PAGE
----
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By Saish Bhise
Gone are those days when people, sports enthusiasts, and governments lined up to host the Olympics. Hosting the Olympics, once seemed to be an immensely prideful event, but it has now transformed into an economic burden. Host cities grapple with a plethora of problems which mainly include construction delays, cost overruns, security issues, and environmental concerns.
The ongoing Covid-19 pandemic has more or less aggravated the problems. The Winter Olympic Games are scheduled for 2022 in Bejing, China. Furthermore, Paris and Los Angeles have been recently nominated as the hosts for the 2024 and 2028 Olympics Games respectively. Both cities have held the Games on two occasions previously, with Los Angeles hosting as recently as 1984. Simply submitting a bid to the International Olympics Committee (IOC) costs up to millions of dollars. Host cities typically have to spend $50 million to $100 million in fees to a slew of consultancy agencies, event management companies, etc.
Hosting the Olympics is more costly than the bidding process. For instance, London spent $14.6 billion for hosting the Games in 2012. On the other side, Beijing spent a lavish $42 billion for the Games in 2008. Meanwhile, the Russians spent $51 billion dollars on the 2014 Sochi Winter Olympics. Making, it the costliest Olympic Games in the history of the Olympics.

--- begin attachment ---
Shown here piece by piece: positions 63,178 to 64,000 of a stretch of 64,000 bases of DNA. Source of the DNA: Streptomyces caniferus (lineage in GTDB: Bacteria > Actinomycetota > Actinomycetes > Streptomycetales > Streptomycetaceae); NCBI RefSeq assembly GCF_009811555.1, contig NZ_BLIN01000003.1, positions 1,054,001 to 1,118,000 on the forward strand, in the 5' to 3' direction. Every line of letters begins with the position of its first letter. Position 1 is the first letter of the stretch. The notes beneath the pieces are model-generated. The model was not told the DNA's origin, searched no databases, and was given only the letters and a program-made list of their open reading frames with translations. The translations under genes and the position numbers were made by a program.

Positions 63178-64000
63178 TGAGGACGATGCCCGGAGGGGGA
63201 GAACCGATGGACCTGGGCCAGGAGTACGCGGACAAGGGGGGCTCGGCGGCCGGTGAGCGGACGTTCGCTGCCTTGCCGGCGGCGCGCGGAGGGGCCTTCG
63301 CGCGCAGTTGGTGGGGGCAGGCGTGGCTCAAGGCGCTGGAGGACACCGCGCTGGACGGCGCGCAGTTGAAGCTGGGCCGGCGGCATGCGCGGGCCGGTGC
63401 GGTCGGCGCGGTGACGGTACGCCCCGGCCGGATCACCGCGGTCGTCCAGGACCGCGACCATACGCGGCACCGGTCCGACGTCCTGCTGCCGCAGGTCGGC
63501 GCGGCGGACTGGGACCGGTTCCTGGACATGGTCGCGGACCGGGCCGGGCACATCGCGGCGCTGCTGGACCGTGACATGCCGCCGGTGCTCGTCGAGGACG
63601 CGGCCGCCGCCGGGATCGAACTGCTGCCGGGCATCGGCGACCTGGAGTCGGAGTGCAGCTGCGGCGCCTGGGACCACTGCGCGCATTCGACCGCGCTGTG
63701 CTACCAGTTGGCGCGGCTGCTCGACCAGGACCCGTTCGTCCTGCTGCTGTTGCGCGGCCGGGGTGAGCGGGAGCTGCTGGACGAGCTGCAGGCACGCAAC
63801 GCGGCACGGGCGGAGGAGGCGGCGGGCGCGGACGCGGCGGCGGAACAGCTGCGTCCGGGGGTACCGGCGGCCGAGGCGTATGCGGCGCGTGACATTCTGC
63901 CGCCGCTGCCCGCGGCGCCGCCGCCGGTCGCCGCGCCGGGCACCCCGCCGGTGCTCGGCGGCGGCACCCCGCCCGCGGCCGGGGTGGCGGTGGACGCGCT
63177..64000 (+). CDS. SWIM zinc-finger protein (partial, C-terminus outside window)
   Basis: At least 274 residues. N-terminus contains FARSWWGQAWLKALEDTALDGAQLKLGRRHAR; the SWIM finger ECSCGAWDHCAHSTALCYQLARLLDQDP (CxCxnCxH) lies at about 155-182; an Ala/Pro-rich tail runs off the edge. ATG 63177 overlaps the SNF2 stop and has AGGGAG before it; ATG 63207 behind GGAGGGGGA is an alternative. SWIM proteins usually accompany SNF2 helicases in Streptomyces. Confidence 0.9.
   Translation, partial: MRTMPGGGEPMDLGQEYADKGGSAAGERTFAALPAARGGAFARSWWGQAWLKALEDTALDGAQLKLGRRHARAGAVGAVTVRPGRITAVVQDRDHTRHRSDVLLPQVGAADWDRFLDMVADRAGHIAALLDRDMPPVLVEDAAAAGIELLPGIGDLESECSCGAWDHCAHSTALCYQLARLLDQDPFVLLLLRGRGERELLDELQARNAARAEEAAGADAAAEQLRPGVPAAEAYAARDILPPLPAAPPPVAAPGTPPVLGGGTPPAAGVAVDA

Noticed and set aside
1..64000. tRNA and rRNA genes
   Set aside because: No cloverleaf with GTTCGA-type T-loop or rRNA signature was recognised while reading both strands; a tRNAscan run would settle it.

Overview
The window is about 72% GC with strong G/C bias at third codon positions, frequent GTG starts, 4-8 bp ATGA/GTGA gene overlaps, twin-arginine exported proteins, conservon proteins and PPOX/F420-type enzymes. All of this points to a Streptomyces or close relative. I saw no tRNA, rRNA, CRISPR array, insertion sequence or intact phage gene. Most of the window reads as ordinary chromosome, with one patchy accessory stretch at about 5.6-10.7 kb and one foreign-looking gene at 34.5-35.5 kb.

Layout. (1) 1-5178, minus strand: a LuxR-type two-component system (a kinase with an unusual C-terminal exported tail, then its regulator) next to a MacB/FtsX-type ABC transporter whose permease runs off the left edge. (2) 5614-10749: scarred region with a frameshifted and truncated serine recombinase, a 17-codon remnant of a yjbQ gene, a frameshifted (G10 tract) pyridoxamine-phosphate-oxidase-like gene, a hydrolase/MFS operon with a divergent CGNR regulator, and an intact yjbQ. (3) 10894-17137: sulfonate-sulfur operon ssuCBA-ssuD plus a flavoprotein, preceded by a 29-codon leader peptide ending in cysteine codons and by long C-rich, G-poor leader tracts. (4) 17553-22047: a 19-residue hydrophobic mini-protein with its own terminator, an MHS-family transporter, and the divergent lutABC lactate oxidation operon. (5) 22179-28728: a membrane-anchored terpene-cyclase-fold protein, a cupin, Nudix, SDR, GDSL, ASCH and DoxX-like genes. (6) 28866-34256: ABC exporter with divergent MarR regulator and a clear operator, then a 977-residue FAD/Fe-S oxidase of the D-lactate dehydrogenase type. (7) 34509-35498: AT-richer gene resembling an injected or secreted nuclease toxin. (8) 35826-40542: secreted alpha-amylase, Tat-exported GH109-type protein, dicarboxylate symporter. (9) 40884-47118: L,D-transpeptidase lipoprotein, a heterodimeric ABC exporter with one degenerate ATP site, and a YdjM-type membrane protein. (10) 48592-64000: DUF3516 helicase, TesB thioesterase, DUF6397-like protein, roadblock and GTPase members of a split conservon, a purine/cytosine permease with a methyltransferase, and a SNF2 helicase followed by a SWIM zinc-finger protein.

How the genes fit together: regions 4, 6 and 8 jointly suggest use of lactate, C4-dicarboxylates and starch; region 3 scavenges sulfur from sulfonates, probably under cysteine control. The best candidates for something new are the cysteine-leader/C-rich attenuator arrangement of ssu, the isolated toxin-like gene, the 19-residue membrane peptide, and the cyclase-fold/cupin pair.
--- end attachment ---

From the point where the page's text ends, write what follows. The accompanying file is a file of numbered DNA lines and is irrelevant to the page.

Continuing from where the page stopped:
Governments of host cities and bid teams love to brag about the legacy of hosting the Games. But the hidden costs of such a massive project is too evident to hide. Such megaprojects require additional employment, as well as subsequent improvement of the pre-existing facilities and public infrastructure. Most of these projects are fraught with costs overruns, shoddy work and a lack of long term vision.
According to a study conducted at the prestigious Oxford University In England, by Danish geographer Bent Flyvbjerg and American journalist Allison Stewart, which looked into the individual economic parameters of hosting the Summer Olympic Games between 1960 and 2012. The findings were astonishing, they found out that the Olympic Games overrun the initial cost estimate with 100 per cent consistency. No other megaproject is this consistent regarding cost overruns.
Athens, in particular, seems to have been the tipping point. The city pridefully hosted the Games in 2004, which ended up costing them €9 billion (a whopping $11 billion at today's exchange rate). The offset of the Games was in disguise the onset of Greece's tumultuous years. The country now is in total disarray, with sky-high unemployment rates, failing economic apparatus, record levels of homelessness, all among the grandiose venues built for the Games.
The conclusion is simple, hosting the Olympics is an extravagant affair. If not planned properly, it tends to result in a severe economic crisis for the host city. If the host city lacks facilities and public infrastructure to support the excess crowds pouring in, not hosting the Olympics may be the best option.